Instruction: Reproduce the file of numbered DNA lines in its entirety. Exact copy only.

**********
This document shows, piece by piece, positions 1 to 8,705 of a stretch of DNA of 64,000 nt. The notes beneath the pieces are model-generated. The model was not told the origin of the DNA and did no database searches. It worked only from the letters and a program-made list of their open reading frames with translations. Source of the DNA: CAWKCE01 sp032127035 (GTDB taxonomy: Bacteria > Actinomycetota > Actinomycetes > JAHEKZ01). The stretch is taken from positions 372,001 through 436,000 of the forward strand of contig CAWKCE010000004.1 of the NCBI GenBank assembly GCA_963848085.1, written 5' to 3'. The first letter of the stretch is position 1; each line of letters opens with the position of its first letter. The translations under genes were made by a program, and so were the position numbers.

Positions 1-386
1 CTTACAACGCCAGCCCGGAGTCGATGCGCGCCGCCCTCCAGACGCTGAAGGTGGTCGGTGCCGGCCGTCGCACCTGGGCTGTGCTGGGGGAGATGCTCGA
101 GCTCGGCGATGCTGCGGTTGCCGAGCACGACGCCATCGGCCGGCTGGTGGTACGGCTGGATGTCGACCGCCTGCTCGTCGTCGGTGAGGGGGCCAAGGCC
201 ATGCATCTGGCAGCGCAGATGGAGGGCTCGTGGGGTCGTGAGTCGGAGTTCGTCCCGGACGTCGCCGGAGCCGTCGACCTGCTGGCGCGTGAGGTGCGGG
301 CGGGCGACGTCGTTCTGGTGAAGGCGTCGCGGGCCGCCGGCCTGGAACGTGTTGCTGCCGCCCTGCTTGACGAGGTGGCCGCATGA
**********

This document shows, piece by piece, positions 1 to 8,705 of a stretch of DNA of 64,000 nt. The notes beneath the pieces are model-generated. The model was not told the origin of the DNA and did no database searches. It worked only from the letters and a program-made list of their open reading frames with translations. Source of the DNA: CAWKCE01 sp032127035 (GTDB taxonomy: Bacteria > Actinomycetota > Actinomycetes > JAHEKZ01). The stretch is taken from positions 372,001 through 436,000 of the forward strand of contig CAWKCE010000004.1 of the NCBI GenBank assembly GCA_963848085.1, written 5' to 3'. The first letter of the stretch is position 1; each line of letters opens with the position of its first letter. The translations under genes were made by a program, and so were the position numbers.

Positions 1-386
1 CTTACAACGCCAGCCCGGAGTCGATGCGCGCCGCCCTCCAGACGCTGAAGGTGGTCGGTGCCGGCCGTCGCACCTGGGCTGTGCTGGGGGAGATGCTCGA
101 GCTCGGCGATGCTGCGGTTGCCGAGCACGACGCCATCGGCCGGCTGGTGGTACGGCTGGATGTCGACCGCCTGCTCGTCGTCGGTGAGGGGGCCAAGGCC
201 ATGCATCTGGCAGCGCAGATGGAGGGCTCGTGGGGTCGTGAGTCGGAGTTCGTCCCGGACGTCGCCGGAGCCGTCGACCTGCTGGCGCGTGAGGTGCGGG
301 CGGGCGACGTCGTTCTGGTGAAGGCGTCGCGGGCCGCCGGCCTGGAACGTGTTGCTGCCGCCCTGCTTGACGAGGTGGCCGCATGA